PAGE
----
Why wouldn’t you shoot and edit with ProRes? Well it’s not quite that simple:

  1. Not all cameras shoot in ProRes
    Many DSLR cameras, say Canon for example, record in their own “native” codecs (XF-AVC for example) and require you to purchase an external recorder to record in ProRes. External recorders can range from $500 – $2,500.
  2. Not everyone has the file storage
    ProRes does a very nice job of maintaining a relatively low file size given the information it is storing and subsequently “writing” to a video editing program. That said, the file sizes are much larger than other codecs, in some cases files can be 10-15 times bigger than say shooting in h.264.

4444 and 4444 XQ

These are the highest quality versions of ProRes, with the XQ being the absolute highest-quality version.

4:4:4 means the camera is able to record an incredible amount of color detail, so much so that it’s almost indistinguishable from the original material.

ProRes Proxy

Officially the most compressed ProRes codec and therefore the lowest picture quality, ProRes proxy is used exclusively for what’s called proxy editing.

ProRes LT

This is the lowest quality Apple ProRes codec you’d want to use for anything intended for broadcast or to be distributed publicly. ProRes LT is highly compressed footage that is meant to offer a smaller file size to accommodate those scarce on storage options while providing a decent image.

ProRes 422 HQ vs ProRes 422

These are both high quality codecs that offer 10 bit recording and 422 sampling. Choosing whether to record in 422 HQ or in 422 is a matter of:

  • How many colors correcting you intend to do
    • Are you shooting in challenging lighting conditions or intend to make stylized color choices in post-production?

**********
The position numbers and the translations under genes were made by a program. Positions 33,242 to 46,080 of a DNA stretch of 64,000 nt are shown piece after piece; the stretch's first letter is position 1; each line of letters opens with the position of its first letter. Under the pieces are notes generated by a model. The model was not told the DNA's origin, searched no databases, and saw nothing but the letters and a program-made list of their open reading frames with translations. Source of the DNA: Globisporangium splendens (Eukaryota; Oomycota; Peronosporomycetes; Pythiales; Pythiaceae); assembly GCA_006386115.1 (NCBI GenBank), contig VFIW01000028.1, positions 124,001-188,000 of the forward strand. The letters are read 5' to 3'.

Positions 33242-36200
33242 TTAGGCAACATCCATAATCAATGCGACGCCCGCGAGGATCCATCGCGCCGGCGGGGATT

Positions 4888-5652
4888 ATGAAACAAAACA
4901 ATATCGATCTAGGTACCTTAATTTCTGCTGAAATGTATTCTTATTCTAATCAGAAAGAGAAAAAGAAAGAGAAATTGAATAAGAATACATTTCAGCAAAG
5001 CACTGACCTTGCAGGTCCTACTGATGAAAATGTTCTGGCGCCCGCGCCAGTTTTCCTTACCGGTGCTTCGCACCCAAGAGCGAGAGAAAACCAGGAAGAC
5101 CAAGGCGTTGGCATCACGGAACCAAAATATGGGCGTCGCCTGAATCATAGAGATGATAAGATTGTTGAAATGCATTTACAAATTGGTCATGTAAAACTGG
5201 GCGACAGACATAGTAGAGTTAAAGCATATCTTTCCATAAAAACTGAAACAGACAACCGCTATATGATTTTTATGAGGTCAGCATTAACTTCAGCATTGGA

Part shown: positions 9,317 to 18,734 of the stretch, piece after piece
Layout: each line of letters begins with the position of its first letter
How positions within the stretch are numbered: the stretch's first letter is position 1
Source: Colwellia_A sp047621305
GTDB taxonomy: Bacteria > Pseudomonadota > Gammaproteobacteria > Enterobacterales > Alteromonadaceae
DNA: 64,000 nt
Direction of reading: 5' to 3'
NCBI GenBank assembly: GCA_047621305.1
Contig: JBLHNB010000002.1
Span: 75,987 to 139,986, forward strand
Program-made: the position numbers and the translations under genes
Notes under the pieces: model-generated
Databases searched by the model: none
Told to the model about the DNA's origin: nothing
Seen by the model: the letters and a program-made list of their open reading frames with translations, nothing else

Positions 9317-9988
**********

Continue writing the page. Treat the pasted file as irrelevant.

• The destination the video is going to appear on
  • The bandwidth and storage capacity for your video files

HQ claims to provide lossless quality and is widely adopted across the video industry. 422 non HQ is no slouch but provides some quality loss, with the tradeoff being that it records at a 33% smaller file size (147 Mbps) compared to ProRes HQ (223 Mbps).

In short, if you want to take advantage of the benefits of ProRes but are unsure where to start, ProRes 422 is likely the best entry point for you.

Final Minute

Here is the final chapter in your ProRes crash course—some helpful editing terms to know:

  • Proxy Editing – editing with proxies means using lower grade files to edit in your timeline, then syncing these files to the original, high-quality files prior to export. This makes it easier on your computer’s processor as you’re using smaller file sizes. You can then link these smaller file sizes to the original, higher quality files when ready to export (this is possible because they’ll have the same metadata, even if they have different amounts of information).
  • Latitude – this is another way of describing the amount of information you have recorded onto a file. Shooting in a high-quality ProRes codec records a lot of information and gives the editor a lot of “latitude” to work with.
  • MBps – not to be confused with Mbps (lower case b). MBps (capital B) is how much information is being recorded onto your memory card or a hard drive per second. 8Mbps is equal to 1MBps, so when you see that ProRes 422 HQ shoots in 228Mbps, you can expect to consume 28 megabytes per second (228Mbps / 8) or 1.68GB per minute (28Mbps x 60).
  • Transcoding – this is the process of converting one codec (say ProRes) into another (H.264 for example).

This article was written by:

Paul is the Founder & Editor of in5minutes.com. He is a Certified Salesforce Marketer, FAA Drone Pilot, HSK Chinese Speaker, Ham Radio Operator, NASM Personal Trainer, and Certified Canon operator amongst other things. He hosted and produced the first original programs for Hulu and Twitch and helped launch a pilot program for teaching soft skills to incarcerated students. He currently runs content marketing for an aerospace company in Los Angeles. If you'd like to request a consultation, contact Paul here.